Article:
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A positive update on COVID-19 booster vaccine willingness among Danes

Kim Mannemar Sønderskov1, 2, Helene Tilma Vistisen3, 4, Peter Thisted Dinesen5,6 & Søren Dinesen Østergaard3, 4

27. jan. 2022
8 min.



Based on data from the sixth wave of the COVID-19 Consequences Denmark Panel Survey, conducted from 30 August to 15 September 2021, we recently reported that an estimated 90% (weighted total) of vaccinated (completed or scheduled) adult Danes were also willing to receive a COVID-19 booster vaccine, once offered [1]. However, as this survey was fielded before the European Medicines Agency (EMA) had authorised the use of messenger ribonucleic acid (mRNA) COVID-19 vaccines for the booster dose and at a time when the COVID-19 booster vaccine was only recommended for a very selected fraction of the Danish population (nursing home residents and individuals with immunosuppression), the booster vaccine willingness of 90% was possibly an underestimate. To address this, we conducted a follow-up survey of COVID-19 booster vaccine willingness targeting the same individuals after the mRNA vaccines had been authorised for the booster dose by the EMA and the Danish Health Authority had recommended the booster dose for all adults.


As in the sixth wave of the COVID-19 Consequences Denmark Panel Survey, we commissioned the survey agency Epinion to conduct an electronic survey among the 2,457 respondents from the first wave. This seventh wave was fielded from 10 December to 23 December 2021 and included the following questions on vaccine willingness: “Have you been vaccinated against coronavirus or is the vaccination scheduled?” Those confirming were asked: “The health authorities expect that all Danes will be offered a so-called ‘booster-vaccine’ to increase the efficacy of the vaccine against coronavirus. Some Danes have already received the booster vaccine. Have you received the booster vaccine or is the booster vaccination scheduled?”. Those responding “no” to this question were asked “Will you accept the booster vaccine, if/when offered?”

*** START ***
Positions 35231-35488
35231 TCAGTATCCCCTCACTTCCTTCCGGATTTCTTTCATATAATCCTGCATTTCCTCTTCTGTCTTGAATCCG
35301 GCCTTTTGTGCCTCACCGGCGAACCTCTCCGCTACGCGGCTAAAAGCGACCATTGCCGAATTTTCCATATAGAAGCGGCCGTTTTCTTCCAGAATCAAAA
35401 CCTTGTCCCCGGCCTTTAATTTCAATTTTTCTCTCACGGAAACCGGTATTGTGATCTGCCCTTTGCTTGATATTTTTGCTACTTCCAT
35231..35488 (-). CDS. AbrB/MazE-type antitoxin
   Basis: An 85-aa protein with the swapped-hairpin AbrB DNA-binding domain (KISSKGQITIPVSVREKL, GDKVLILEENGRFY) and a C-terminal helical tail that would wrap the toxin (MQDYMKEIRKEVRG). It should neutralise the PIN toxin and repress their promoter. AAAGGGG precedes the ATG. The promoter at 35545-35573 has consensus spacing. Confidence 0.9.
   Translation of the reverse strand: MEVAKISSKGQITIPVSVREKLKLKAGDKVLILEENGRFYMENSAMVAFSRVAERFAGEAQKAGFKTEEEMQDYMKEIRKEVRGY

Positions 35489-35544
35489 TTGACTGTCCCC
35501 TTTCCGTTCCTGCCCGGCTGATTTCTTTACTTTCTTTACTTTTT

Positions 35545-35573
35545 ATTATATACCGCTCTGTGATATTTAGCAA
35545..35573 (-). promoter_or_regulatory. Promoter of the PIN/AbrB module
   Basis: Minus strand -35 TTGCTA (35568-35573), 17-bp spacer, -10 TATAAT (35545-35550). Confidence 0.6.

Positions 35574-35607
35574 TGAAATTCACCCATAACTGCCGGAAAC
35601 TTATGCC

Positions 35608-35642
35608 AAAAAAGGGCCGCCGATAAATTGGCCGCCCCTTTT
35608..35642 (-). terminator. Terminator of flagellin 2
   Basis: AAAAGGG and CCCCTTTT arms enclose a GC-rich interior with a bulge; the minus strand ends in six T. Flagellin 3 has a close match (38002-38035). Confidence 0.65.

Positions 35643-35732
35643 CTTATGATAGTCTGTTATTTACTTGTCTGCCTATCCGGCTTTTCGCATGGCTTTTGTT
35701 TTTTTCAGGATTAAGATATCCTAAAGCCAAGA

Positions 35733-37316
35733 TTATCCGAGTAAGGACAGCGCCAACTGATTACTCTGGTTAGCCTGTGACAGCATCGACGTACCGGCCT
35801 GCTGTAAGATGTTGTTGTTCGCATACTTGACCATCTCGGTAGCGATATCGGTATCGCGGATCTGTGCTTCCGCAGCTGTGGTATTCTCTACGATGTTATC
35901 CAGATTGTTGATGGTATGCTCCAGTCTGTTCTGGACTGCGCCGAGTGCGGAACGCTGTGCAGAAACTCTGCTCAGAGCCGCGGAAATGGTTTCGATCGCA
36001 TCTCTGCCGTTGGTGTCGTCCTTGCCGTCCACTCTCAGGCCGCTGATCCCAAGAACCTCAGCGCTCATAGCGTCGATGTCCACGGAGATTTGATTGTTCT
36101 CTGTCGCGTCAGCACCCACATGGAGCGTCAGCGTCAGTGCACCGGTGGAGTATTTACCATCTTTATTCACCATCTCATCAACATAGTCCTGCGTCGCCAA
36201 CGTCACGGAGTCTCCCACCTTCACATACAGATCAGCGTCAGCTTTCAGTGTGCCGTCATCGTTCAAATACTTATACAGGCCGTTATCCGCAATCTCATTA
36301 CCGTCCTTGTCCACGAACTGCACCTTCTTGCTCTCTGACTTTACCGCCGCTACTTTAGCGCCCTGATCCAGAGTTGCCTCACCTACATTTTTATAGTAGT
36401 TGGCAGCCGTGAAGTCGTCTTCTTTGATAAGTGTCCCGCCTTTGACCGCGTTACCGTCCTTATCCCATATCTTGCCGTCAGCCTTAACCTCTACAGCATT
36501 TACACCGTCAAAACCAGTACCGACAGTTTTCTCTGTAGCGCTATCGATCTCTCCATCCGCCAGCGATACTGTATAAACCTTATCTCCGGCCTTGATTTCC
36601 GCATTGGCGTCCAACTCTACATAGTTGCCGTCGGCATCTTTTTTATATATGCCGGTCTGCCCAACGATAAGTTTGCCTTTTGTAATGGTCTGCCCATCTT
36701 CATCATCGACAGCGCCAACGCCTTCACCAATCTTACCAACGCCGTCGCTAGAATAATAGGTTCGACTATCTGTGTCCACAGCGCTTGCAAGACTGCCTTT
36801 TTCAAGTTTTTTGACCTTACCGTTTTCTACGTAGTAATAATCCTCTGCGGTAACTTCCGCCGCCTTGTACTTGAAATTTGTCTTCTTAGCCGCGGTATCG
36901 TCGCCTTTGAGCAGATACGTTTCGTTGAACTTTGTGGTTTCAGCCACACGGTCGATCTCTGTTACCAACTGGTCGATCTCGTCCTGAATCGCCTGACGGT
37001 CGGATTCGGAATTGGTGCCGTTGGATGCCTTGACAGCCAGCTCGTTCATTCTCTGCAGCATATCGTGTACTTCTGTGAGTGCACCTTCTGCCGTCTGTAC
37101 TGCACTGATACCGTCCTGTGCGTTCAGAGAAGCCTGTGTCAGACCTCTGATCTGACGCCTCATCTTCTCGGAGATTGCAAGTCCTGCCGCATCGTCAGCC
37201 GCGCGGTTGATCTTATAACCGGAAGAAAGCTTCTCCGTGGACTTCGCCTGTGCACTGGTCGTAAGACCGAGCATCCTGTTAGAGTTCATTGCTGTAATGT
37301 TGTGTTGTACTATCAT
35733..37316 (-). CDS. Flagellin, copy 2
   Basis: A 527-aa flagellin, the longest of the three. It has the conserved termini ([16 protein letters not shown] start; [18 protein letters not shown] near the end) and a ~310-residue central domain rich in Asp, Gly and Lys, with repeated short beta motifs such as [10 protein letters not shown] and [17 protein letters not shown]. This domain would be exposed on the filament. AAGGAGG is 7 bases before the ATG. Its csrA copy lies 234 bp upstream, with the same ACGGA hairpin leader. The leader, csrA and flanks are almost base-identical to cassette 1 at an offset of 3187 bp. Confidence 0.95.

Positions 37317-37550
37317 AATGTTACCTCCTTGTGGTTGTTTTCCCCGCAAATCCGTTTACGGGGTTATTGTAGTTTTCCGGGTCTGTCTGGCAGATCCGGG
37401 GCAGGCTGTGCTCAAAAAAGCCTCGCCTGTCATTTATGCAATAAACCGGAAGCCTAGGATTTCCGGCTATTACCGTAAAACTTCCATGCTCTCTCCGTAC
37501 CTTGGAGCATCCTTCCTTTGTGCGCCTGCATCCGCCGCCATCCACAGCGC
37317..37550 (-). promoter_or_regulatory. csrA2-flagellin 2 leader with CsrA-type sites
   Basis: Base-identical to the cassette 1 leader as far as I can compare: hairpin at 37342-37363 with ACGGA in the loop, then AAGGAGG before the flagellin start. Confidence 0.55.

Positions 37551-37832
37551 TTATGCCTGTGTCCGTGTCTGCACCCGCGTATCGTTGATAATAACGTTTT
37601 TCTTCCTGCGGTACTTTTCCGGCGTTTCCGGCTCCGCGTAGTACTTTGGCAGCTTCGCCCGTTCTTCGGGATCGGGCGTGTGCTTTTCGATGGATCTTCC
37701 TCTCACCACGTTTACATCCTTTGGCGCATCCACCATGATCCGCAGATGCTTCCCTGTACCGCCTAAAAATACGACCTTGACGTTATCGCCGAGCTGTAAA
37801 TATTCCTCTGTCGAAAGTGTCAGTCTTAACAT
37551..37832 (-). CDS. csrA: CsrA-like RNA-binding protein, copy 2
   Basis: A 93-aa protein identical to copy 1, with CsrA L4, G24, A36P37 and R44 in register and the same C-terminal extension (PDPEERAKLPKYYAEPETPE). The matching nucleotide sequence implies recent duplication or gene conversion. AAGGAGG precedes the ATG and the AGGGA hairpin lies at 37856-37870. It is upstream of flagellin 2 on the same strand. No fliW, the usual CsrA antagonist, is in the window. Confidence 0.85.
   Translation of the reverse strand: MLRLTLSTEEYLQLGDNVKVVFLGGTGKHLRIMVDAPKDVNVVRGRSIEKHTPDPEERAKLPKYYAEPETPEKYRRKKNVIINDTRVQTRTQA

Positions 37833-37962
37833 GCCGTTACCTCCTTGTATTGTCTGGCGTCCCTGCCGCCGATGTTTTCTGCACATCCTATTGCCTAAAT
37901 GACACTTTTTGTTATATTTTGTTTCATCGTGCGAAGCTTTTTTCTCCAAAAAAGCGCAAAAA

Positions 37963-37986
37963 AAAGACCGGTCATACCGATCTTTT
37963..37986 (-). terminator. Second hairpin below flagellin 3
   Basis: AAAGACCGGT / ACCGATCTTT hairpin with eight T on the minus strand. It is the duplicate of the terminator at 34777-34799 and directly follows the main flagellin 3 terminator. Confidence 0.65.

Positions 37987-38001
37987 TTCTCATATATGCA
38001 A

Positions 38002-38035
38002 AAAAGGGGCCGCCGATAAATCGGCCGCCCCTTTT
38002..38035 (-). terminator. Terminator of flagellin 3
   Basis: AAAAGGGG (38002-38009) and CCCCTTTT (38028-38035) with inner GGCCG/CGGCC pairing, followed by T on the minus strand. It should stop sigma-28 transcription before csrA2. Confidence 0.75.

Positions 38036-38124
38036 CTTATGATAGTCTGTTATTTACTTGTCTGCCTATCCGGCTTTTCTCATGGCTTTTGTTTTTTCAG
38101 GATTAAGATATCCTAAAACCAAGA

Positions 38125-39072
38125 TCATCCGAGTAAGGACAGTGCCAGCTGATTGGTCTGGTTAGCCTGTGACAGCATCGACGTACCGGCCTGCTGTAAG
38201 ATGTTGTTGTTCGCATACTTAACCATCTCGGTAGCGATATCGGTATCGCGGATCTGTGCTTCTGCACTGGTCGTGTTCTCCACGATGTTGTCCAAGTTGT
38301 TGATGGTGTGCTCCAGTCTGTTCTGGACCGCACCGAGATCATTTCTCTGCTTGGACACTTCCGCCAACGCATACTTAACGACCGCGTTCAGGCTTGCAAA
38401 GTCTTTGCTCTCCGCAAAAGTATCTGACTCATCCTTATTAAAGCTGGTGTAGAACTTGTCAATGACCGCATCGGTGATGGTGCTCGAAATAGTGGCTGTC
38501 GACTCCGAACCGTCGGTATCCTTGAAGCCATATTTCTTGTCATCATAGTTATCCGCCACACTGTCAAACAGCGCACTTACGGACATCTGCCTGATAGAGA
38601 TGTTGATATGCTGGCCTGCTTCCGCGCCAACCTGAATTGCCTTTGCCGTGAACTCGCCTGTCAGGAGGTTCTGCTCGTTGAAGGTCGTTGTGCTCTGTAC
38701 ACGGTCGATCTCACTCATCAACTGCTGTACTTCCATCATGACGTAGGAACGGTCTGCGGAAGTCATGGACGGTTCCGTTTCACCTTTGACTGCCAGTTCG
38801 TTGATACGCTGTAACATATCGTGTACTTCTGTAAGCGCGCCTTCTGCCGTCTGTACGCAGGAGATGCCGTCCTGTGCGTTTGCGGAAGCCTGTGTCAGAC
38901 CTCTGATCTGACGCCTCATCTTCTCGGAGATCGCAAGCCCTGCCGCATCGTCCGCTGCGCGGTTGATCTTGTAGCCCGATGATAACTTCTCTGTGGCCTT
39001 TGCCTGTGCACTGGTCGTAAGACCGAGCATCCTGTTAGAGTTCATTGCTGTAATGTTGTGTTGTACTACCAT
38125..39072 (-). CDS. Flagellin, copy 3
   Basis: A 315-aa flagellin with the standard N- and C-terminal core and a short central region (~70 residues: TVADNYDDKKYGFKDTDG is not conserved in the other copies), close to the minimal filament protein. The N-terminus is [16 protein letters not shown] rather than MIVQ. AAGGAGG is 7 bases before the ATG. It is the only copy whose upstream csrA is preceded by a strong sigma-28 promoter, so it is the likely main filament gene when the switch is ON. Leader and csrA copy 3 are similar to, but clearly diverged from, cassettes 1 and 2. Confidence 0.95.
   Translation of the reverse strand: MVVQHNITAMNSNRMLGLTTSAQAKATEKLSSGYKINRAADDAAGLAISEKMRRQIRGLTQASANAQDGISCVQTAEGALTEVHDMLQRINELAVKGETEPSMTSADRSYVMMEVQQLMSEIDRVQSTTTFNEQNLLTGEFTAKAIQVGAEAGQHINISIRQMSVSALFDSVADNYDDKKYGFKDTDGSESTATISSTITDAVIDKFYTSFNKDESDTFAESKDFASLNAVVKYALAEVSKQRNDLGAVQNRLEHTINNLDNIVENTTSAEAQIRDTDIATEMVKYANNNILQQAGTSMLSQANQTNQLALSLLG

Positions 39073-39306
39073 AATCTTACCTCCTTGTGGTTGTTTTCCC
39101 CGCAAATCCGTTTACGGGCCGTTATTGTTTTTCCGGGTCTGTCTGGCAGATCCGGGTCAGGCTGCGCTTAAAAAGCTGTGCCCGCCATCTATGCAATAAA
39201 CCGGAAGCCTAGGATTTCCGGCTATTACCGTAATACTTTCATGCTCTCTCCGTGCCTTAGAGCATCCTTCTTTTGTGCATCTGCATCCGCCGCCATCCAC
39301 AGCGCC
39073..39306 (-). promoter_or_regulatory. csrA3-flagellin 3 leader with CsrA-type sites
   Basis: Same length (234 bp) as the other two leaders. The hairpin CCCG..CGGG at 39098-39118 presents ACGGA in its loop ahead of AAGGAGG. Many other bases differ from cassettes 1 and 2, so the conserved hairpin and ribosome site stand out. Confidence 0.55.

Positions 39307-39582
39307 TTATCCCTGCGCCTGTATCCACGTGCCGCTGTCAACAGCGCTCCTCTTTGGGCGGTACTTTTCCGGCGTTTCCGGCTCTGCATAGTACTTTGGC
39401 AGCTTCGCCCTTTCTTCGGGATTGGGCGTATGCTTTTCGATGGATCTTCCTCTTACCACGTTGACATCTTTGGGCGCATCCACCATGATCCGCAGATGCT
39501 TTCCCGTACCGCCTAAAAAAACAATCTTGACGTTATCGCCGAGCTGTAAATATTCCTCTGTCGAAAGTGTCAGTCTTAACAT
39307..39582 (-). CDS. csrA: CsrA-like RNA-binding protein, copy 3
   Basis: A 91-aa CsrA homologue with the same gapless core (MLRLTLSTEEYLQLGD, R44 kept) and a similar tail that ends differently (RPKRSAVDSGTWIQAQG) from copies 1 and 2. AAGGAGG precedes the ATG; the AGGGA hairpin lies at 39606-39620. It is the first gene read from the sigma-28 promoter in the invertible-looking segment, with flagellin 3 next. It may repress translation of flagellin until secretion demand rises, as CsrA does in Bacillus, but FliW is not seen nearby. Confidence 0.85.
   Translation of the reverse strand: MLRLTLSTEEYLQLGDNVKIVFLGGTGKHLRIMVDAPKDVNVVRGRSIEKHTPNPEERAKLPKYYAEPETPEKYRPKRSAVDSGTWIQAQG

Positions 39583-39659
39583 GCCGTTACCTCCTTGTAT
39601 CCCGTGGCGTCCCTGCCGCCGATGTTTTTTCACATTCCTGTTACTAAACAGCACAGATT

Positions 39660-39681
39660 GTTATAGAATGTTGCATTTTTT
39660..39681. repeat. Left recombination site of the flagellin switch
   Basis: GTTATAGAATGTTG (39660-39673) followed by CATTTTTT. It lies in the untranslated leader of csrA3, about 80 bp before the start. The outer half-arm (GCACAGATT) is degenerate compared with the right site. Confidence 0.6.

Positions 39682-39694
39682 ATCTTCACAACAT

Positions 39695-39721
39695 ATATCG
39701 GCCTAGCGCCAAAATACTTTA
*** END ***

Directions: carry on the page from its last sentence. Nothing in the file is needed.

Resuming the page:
Participation in the survey was based on consent. According to Danish Law, ethical review board approval is not required for survey studies. The data were stored and handled in accordance with the General Data Protection Regulation. The responses to all questions in the survey were weighted using inverse propensity weighting [2] by gender, age, level of education, region and political party choice at the latest general election (5 June 2019) to render the respondents representative of the adult population of Denmark on these variables. Two analyses were conducted. First, we calculated the weighted COVID-19 booster vaccine willingness (proportion responding that booster vaccination had been received/scheduled or would be accepted if/when offered) based on data from wave seven. Second, based on data from those responding to both wave six and wave seven, we compared booster vaccine willingness between these waves by means of paired t-test (threshold of statistical significance set to 0.05). All analyses were conducted using Stata version 17.0 (StataCorp LLC, College Station, Texas, US).